The Tithe as a Stumbling Block?


A few wealthy cheerful givers, “sold out” for Jesus, will bring far more to the church than a larger group of tithers acting out of obligation.

I’m going to get in trouble with this post. I can feel it. So many of us (including me) swallow hard when someone challenges one of our long-held religious practices. So please stay with me and hear me out before abandoning ship and looking for the “unsubscribe” button.

I believe the concept of the tithe needs to be reexamined in light of the New Testament.

The tithe is mentioned five times in Scripture . . . all in the Old Testament. Take a look . . .

Leviticus 27:30: A tithe of everything from the land, whether grain from the soil or fruit from the trees, belongs to the Lord; it is holy to the Lord.

Malachi 3:8: Will a mere mortal rob God? Yet you rob me. But you ask, “How are we robbing you?” In tithes and offerings.

Numbers 18:21: I give to the Levites all the tithes in Israel as their inheritance in return for the work they do while serving at the tent of meeting.

Deuteronomy 12:17:  You must not eat in your own towns the tithe of your grain and new wine and olive oil, or the firstborn of your herds and flocks, or whatever you have vowed to give, or your freewill offerings or special gifts.

Malachi 3:10: Bring the whole tithe into the storehouse, that there may be food in my house.

From what I understand, the tithe was like a tax to support the Levites who were the preachers, pastors and scholars for the Jewish people. The tithe was an obligation and God spoke strongly to His people to do the right thing and “pay up.” He promised them blessings for obedience and called those who didn’t “robbers.”

Turn the clock forward to Jesus’ day and think about the rich young ruler story (Mark 10:17-29). The guy wants to know what it takes to have eternal life. He tells Jesus that he’s kept the law (which means he was a tither). But Jesus tells him to go sell all his possessions and give the money to the poor. The tithe wasn’t good enough for Jesus. That’s why I started to think it might be a stumbling block for us today.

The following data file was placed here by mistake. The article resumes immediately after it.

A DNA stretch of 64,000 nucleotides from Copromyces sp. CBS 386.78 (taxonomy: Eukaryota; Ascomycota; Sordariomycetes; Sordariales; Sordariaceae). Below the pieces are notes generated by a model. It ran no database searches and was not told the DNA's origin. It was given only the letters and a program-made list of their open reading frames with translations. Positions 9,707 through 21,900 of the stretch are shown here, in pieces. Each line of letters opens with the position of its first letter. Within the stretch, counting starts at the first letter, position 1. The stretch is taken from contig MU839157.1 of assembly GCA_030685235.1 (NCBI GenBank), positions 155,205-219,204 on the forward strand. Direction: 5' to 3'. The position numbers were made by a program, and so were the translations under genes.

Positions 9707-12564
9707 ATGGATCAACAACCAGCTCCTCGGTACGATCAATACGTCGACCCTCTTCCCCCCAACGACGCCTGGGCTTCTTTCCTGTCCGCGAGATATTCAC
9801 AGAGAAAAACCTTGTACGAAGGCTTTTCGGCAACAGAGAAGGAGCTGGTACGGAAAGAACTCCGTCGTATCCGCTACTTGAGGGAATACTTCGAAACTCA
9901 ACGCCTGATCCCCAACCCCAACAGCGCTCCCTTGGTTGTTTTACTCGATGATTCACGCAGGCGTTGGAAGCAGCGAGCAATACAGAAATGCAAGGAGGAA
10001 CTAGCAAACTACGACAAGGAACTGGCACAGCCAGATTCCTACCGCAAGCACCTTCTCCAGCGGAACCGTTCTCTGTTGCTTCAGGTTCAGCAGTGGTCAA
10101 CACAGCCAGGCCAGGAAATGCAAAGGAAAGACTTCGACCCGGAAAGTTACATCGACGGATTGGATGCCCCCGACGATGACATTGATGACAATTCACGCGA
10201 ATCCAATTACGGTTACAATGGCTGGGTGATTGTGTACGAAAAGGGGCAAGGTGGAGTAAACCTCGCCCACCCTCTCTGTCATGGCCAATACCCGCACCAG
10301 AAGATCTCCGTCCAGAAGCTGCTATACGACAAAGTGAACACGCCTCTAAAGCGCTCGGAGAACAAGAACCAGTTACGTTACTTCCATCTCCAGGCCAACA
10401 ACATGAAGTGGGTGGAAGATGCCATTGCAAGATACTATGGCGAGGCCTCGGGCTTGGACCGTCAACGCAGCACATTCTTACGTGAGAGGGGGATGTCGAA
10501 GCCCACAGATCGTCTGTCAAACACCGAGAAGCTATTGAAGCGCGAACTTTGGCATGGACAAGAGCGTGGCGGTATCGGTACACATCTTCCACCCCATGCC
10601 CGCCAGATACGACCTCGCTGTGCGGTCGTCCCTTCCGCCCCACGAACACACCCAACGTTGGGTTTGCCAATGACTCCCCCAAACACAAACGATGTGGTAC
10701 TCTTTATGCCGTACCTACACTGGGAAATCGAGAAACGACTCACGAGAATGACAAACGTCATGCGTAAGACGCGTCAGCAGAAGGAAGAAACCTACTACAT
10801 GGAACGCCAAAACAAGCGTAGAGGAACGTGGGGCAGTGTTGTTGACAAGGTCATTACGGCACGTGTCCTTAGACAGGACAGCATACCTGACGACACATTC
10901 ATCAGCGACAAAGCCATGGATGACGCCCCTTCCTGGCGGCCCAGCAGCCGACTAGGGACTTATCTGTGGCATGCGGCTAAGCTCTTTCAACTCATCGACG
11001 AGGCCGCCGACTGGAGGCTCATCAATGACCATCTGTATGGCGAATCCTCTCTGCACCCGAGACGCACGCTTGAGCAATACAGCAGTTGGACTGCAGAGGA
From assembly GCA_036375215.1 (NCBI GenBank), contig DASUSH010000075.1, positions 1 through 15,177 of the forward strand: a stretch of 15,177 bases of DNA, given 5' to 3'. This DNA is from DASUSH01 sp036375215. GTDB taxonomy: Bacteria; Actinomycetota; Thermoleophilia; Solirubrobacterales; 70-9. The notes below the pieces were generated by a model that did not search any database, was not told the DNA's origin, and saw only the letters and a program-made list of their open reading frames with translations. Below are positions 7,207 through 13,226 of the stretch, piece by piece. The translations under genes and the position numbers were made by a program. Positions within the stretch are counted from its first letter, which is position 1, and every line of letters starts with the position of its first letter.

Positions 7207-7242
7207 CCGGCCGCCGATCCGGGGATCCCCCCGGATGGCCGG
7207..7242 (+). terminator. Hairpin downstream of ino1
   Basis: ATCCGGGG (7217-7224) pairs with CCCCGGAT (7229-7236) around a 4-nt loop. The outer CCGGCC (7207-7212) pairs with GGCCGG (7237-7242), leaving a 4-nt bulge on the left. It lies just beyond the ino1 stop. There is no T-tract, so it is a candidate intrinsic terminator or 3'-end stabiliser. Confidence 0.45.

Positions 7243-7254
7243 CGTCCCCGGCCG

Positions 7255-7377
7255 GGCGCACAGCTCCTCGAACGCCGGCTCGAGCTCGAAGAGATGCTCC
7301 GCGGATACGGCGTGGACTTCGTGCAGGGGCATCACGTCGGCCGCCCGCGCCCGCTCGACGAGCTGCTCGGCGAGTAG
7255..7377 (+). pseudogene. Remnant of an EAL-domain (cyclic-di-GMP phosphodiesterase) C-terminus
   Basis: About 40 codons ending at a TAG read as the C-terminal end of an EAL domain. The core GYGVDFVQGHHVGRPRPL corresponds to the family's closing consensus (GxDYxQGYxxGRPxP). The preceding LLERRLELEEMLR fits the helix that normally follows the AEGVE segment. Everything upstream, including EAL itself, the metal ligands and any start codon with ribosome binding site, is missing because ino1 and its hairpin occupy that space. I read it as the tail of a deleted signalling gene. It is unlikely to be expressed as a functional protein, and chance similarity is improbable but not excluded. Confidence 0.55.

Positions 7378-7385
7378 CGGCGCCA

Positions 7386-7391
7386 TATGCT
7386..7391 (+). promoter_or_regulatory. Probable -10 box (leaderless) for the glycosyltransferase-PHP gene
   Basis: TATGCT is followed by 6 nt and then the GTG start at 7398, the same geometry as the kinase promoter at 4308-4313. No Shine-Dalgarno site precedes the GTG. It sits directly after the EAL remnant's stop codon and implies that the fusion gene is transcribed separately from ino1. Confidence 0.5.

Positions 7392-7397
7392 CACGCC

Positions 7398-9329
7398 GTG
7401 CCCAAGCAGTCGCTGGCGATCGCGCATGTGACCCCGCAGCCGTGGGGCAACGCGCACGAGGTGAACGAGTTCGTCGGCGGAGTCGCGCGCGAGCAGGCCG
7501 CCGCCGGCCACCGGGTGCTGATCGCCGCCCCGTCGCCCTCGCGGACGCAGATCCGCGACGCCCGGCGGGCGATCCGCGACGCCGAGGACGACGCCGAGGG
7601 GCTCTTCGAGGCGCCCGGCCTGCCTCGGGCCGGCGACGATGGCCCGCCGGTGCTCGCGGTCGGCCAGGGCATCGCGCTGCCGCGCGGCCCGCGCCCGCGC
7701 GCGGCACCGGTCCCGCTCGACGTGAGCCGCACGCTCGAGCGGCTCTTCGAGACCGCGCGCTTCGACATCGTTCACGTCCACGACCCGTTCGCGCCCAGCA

We don’t fight the fact that so much of the New Covenant superseded Old Testament law. We accept “turn the other cheek” as a more Christ-like response than “an eye for an eye.” We embrace the New Covenant freedom to not circumcise our children, gladly ignoring that Old Covenant requirement. Why do we hang on to the tithe when there’s such clear guidance saying the tithe isn’t enough? I have two theories:

  1. The tithe is a way for us to feel good about ourselves – We think we’ve been obedient . . . we’ve given God His 10% so now we can do what we want with our 90%.
  2. The church reinforces tithing out of fear – It realizes that if tithers reduced their giving or went away, the church would be in big trouble. On the other hand, church leadership calculates how much money the church would have to accomplish its mission if everyone tithed. So that becomes the goal.

I believe the message of Jesus is that God owns it all. That we are stewards not owners. We’re accountable for all our resources, not just 10%. And Scripture is clear that God has different visions for people of different economic strata. Check this out . . .

From everyone who has been given much, much will be demanded; and from the one who has been entrusted with much, much more will be asked. (Luke 12:48b)

And this verse . . .   

Remember this: Whoever sows sparingly will also reap sparingly, and whoever sows generously will also reap generously. Each of you should give what you have decided in your heart to give, not reluctantly or under compulsion, for God loves a cheerful giver. (2 Corinthians 9:6-7)

As individuals, our giving must start with “deciding in our hearts” what to give. That means prayer, conversations with our wives, a close look at our finances with the goal of seeing just how much we can give instead of how little. (Maybe it’s a hangover from my Baptist upbringing, but I still begin my annual giving plan with a tithe to my church!) Begin with a percentage and raise it as the Lord leads and your capacity increases.

As churches, we’re much smarter (not to mention obedient) to pursue the hearts of men over their pocketbooks. A few wealthy cheerful givers, “sold out” for Jesus, will bring far more to the church than a larger group of tithers acting out of obligation.

Question: Have you been duped into thinking that the tithe is “it?”


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